A. Top; raw LFP, LFP filtered online in the ripple band (100-400 Hz), power in the ripple band and multi-unit activity on five different tetrodes during rest, around the detection of a ripple that would have been stimulated if in a stimulation rest period. The boxes indicate ripples as detected offline by a classic algorithm (see Methods). The inside points correspond to the peaks in ripple power, which had to exceed a threshold (dotted line). Note that there is slight delay (7 ms) introduced by the online-filtering. Bottom; same signals around a stimulation event for the other rest period (same rat and day). The artifact in the raw LFP yields a stereotyped oscillation in the filtered LFP, which contaminates the measurement of the ripple power during a 60-ms period after the stimulation; likewise, the multi-unit activity was contaminated during a 30-ms time window (dashed lines). Signal in the ripple band is suppressed for several hundreds of milliseconds, concomitant with a suppression of firing. B. Ripple power averaged around stimulations (solid line) or around ripple detections that would have been stimulated (dashed line). The shaded areas indicate ± SD across sessions (n = 33). Electrical artifacts precluded measurement of ripple power during a 60-ms period after the stimulation, and traces were offset by 7 ms to compensate for the online-filtering delay. Top, box plots showing the duration of ripples detected by the threshold method in the two conditions. The left of the rectangle box is the median value of the ripple start relative to triggers, and error bars indicate the 10th and 90th percentiles; the right side of the box gives the same values for the ripple end. C. Top; Ripple power (± SEM) after triggers on a longer time scale. During rest with stimulation, power in the ripple band reaches on average the control value after one second. Bottom; number of further ripple events (± SEM) developing after triggers. Again, the ripple activity reaches the control value after one second. In the non-stimulation condition, there is an excess of new ripples at 200-300 ms above the baseline, illustrating that ripples often come as trains of events.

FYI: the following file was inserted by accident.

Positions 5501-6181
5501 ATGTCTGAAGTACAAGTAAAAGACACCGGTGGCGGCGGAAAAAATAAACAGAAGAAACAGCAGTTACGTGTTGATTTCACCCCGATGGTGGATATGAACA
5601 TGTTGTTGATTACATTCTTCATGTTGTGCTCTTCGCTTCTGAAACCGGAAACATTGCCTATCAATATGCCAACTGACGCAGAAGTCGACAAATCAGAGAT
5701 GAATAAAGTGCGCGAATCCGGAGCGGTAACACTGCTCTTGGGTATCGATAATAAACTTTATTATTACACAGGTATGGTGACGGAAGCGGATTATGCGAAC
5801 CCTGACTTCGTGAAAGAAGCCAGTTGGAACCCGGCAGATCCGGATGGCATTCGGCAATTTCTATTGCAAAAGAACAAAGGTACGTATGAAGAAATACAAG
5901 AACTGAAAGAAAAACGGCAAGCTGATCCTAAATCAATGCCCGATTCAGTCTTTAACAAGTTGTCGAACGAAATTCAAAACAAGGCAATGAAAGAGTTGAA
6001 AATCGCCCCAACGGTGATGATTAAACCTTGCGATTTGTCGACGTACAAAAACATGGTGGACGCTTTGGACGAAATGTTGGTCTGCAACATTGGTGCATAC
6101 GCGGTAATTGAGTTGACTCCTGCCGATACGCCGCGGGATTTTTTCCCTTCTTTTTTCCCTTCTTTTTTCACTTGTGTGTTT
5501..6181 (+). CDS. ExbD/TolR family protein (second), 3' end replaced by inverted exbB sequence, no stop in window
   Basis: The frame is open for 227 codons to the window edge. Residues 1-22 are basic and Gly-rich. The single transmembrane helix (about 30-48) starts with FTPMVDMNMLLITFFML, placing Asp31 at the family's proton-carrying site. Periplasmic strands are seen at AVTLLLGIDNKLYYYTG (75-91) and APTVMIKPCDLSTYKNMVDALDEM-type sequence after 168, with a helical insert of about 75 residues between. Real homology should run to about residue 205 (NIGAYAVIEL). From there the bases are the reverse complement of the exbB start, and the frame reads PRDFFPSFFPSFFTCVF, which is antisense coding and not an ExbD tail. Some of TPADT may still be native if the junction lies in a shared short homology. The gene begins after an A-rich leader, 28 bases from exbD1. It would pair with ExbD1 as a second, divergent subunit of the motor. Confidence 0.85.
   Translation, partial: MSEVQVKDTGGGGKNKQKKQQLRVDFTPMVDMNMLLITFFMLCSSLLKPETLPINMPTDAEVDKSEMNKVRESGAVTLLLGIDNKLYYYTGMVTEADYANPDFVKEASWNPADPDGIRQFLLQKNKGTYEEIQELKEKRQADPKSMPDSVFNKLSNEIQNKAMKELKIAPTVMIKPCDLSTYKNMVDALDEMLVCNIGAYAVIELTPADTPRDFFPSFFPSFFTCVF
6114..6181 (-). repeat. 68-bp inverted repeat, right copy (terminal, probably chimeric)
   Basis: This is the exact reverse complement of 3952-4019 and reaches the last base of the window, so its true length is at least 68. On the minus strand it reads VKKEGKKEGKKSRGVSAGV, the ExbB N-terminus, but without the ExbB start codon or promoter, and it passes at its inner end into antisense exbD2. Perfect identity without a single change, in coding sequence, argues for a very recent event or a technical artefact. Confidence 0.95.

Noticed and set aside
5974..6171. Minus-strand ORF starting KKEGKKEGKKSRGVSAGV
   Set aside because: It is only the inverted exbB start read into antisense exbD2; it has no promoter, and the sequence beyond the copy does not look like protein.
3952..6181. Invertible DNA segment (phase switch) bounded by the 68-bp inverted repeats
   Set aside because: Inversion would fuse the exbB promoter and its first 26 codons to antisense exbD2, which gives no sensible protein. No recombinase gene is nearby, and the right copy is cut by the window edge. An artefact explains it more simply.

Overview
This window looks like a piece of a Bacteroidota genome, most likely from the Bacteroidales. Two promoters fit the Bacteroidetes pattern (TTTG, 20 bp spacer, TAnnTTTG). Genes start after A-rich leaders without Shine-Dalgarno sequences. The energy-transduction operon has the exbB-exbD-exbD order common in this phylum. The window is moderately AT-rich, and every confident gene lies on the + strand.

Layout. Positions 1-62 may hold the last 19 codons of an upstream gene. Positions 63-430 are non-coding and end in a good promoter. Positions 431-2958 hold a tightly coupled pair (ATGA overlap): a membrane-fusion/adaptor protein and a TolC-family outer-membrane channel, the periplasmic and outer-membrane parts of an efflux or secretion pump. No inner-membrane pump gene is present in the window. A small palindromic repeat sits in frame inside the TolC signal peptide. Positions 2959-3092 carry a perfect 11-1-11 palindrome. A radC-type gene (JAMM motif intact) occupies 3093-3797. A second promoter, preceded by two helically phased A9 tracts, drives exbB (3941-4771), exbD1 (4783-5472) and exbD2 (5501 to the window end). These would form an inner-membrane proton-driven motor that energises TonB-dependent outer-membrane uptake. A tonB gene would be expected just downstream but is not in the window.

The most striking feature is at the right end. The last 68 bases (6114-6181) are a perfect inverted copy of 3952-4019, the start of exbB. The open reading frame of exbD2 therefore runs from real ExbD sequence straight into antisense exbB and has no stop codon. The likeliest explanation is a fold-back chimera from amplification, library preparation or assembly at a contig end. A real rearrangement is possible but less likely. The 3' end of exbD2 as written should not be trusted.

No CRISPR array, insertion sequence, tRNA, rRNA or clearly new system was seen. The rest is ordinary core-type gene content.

Figure 4
Figure 4. The multi-unit activity is suppressed by stimulation
A. Raster plots and peri-stimulus time histograms of the multi-unit activity recorded by a single tetrode, around ripple detections (Top) and stimulations (Bottom) for the two rest periods of one experimental day. Bin size, 1 ms. The points and error bars on the right indicate the mean spontaneous activity (± SD) calculated on the window [1.8 s - 2 s]. Only 50 trials, picked at random and sorted by time, are illustrated in each raster plot, out of 736 (Top) and 853 (Bottom). B. Average multi-unit activity around stimulations (solid line) or around ripple detections that would have been stimulated (dashed line). Bin size, 5 ms. The shaded areas indicate ± SD across sessions and tetrodes (n = 175). Unsorted electrical artifacts contaminated the activity during a 30-ms period after the stimulation. Multi-unit activity was suppressed for several hundred milliseconds by the stimulation.